TRURO — After Robert Wood, the top town manager candidate, and the select board could not agree on salary and benefits, the board met on Sept. 4 to weigh its options: offer the job to its second choice in the first round, or return to the next available candidate, who was fourth on the list, since number three, Paul Fetherston of Colorado, had withdrawn his application.
In the original go-round, three select board members had reservations about Sean O’Brien, the head of the Barnstable County Dept. of Health and Environment, who was the second choice after Wood, the former interim city manager of Bastrop, Texas.
O’Brien, 55, was the favorite of board members Jan Worthington and Sue Areson. But Bob Weinstein, Stephanie Rein, and Kristen Reed all said they worried about O’Brien’s ability to manage an entire town. He has managed a county department with about 40 employees for four years and worked for that department since 1986. He also manages a $4 million annual budget. The Truro town budget is around $20 million a year.
A resident, Sue Howe, told the select board she was confused, after hearing all the interviews, as to why the board was not hiring O’Brien.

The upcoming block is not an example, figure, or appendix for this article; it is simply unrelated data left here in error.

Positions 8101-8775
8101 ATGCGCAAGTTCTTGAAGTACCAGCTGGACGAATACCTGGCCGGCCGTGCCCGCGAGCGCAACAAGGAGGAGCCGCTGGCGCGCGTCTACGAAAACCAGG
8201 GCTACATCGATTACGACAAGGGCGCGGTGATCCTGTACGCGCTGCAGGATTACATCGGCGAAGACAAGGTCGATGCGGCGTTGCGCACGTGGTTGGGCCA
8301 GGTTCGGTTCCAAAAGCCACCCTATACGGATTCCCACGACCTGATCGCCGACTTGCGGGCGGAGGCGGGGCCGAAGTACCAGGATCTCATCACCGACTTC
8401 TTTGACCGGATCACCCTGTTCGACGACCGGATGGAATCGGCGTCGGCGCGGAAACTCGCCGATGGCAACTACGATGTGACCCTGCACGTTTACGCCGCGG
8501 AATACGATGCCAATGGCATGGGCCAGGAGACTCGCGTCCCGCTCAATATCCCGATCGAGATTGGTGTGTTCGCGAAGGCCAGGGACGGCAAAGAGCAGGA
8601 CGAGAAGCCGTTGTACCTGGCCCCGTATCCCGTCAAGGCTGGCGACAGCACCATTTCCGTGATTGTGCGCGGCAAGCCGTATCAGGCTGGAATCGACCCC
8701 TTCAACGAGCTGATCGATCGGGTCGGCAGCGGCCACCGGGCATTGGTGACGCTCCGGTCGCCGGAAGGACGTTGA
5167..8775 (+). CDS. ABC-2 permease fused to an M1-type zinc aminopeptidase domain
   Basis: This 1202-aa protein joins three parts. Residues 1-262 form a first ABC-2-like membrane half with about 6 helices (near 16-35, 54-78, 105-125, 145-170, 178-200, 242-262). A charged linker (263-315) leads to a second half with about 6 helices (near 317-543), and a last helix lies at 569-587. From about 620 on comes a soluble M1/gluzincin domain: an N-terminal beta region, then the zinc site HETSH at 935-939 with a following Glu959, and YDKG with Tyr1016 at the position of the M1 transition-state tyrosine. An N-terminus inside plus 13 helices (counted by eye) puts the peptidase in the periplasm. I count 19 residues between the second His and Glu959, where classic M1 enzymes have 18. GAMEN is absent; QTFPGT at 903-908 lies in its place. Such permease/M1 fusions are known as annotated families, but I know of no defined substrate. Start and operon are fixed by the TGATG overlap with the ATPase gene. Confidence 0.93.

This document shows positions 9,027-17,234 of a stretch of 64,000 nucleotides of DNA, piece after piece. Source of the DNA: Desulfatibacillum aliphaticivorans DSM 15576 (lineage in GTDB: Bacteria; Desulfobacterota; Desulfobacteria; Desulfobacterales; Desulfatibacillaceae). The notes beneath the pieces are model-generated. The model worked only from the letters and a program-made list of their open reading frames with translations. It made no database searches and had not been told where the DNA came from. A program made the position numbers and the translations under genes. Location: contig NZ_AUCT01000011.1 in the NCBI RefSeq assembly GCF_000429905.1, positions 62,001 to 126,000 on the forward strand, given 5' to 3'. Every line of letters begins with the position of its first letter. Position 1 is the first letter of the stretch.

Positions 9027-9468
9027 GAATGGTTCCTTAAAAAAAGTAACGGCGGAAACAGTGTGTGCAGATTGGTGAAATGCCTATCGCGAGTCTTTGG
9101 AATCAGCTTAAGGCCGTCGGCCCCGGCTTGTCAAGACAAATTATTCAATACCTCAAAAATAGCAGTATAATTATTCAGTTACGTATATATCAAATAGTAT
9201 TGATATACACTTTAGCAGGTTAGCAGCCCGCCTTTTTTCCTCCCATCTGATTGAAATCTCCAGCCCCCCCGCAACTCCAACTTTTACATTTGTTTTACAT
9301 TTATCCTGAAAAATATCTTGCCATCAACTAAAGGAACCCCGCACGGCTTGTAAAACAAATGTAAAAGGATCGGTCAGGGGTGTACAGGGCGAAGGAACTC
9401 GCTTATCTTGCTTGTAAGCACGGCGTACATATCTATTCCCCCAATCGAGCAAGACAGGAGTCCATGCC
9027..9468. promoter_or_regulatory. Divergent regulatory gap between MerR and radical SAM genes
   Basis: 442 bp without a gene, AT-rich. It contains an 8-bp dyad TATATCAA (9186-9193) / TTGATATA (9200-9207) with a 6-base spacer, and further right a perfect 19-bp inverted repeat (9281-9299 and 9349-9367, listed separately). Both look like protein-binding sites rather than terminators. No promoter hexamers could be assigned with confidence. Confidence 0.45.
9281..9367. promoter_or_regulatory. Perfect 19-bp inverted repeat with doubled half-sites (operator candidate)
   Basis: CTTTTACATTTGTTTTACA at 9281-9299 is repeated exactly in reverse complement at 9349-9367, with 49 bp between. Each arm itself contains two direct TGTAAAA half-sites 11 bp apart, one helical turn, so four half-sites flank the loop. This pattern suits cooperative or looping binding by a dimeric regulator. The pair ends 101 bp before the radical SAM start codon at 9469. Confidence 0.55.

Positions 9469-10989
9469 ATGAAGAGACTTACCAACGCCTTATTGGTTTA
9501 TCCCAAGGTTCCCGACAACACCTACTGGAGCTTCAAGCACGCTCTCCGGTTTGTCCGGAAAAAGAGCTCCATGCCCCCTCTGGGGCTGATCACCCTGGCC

“I was so impressed with Mr. O’Brien,” Howe said, “and I would encourage you to watch that interview with Mr. O’Brien before you take a vote … to refresh your memories.”
Jim Summers, a member of the town manager screening committee, also wondered why the majority were opposed to the second-choice candidate.
Reed said they felt he did not have enough management experience.
Worthington warned her colleagues that they had already reviewed 80 applications during two rounds of executive searches. After the first round did not yield the minimum three to five finalists, the search committee conducted another nationwide search to come up with at least four favorites to recommend to the select board.
The chances of attracting 40 more people may be slim. “We couldn’t come up with anyone, and we’ve been through 80,” Worthington said. “Just saying.”
“Clearly, we’re not hiring [O’Brien],” said Areson. “I share Jan’s disappointment. I think it’s a mistake. So, we disagree, and that’s what happens on boards.”
Areson then suggested that if the fourth candidate doesn’t work out, the board hire an interim manager and conduct a whole new search.
Board members agreed that was the best way forward. Headhunter Bernie Lynch, of Community Paradigm Associates, agreed to ask the fourth candidate whether he still wants the job. If so, his name would be made public, and a string of interviews with town staff, the community, and the select board would begin as early as next week.
“He does remain interested, but he has not made a full commitment,” Lynch said. “He is 90 percent there, but he must notify his council first, and we have to respect that.”